Visiting another country is always fun but sometimes different customs and rules of behavior can be a little bit overwhelming when you first get there. The UK doesn’t seem all that extravagant when it comes to different rules, mostly because a big part of the world has been watching British television shows and movies for decades, so everybody already kind of knows what to expect. However, there are numerous little things that the British love to do, or dislike when others do (just like every other nation in the world). To make it easier for those who are visiting the UK for the first time, here’s a list of 5 tips you should have in mind when interacting with other people there. 

Complaining (but politely)

You have probably all seen this in British TV shows, but this (perhaps stereotype) is kind of true. We love to complain about everything and anything – the weather, the news, other people being rude, littering, you name it. However, even though this is a common habit people have when it comes to situations where you actually have a reason to complain, we remain more silent and polite. Complaining about some irrelevant matters is alright, but not to the point of offending anyone or putting anyone in an awkward situation. This brings me to my next point. 


This will be clear to you from the first moment you step onto the British islands – we are always polite. Saying sorry or excuse me even when you just bump into somebody on the street is a must. We truly value this simple code of polite behavior. It doesn’t matter whether you are at a supermarket, cinema, or at your job, the rules are the same wherever you go and whoever you talk to.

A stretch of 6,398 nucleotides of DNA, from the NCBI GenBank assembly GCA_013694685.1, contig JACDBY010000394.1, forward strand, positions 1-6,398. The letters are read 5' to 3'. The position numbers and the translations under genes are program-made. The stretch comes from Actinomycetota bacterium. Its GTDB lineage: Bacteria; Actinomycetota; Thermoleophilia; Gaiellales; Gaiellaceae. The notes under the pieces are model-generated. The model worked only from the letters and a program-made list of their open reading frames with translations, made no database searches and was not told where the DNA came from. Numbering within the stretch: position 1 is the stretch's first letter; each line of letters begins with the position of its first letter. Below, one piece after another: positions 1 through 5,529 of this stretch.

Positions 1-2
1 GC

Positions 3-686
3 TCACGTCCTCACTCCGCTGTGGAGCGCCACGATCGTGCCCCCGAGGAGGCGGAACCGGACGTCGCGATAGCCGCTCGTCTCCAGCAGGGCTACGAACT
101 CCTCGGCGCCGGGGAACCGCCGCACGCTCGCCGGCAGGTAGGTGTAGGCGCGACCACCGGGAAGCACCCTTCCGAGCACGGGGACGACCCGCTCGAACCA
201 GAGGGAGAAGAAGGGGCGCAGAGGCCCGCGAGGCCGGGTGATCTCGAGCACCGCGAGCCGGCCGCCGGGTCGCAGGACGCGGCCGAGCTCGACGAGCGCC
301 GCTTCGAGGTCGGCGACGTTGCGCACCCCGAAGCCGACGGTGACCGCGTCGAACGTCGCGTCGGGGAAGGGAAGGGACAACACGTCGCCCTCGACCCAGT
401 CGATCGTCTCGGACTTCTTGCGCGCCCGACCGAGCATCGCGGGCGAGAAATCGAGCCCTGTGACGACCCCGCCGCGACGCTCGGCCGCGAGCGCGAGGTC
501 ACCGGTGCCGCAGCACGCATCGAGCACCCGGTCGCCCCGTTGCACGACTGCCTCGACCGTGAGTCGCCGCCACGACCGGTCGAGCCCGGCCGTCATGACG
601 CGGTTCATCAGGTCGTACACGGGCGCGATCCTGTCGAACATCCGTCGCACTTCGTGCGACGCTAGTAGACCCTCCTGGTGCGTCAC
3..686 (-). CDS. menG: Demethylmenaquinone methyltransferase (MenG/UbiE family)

Standing in a queue 

This is quite a specific rule of behavior but it actually applies to many other things. When you see British people in a queue, everybody is waiting patiently for their turn and you won’t see anybody queue-jumping. If you try to do this, expect several people to become very angry at you. As I said, something like this applies to different situations but it all boils down to following the rules and not offending anyone around you. 


This is something you should check for every country you visit since the customs vary from place to place. Typically, in the UK, it is customary to leave a tip for you waiter, and some people even do it for taxi drivers or in other similar situations. If it says on the bill ‘service included’ you do not need to leave a tip, but you can if you were really satisfied with the service and the food there. 


Of course, when you are a visitor of a foreign country, nobody expects you to know all their customs and rules. After all, that is what traveling is all about – learning about a culture different from your own and getting to know the culture and people. So don’t worry if you get something wrong or if you don’t follow these rules to a tee. Moreover, the best way to learn these customs is by following the example of the people there, which just comes naturally after some time spent in that country. 

By Sam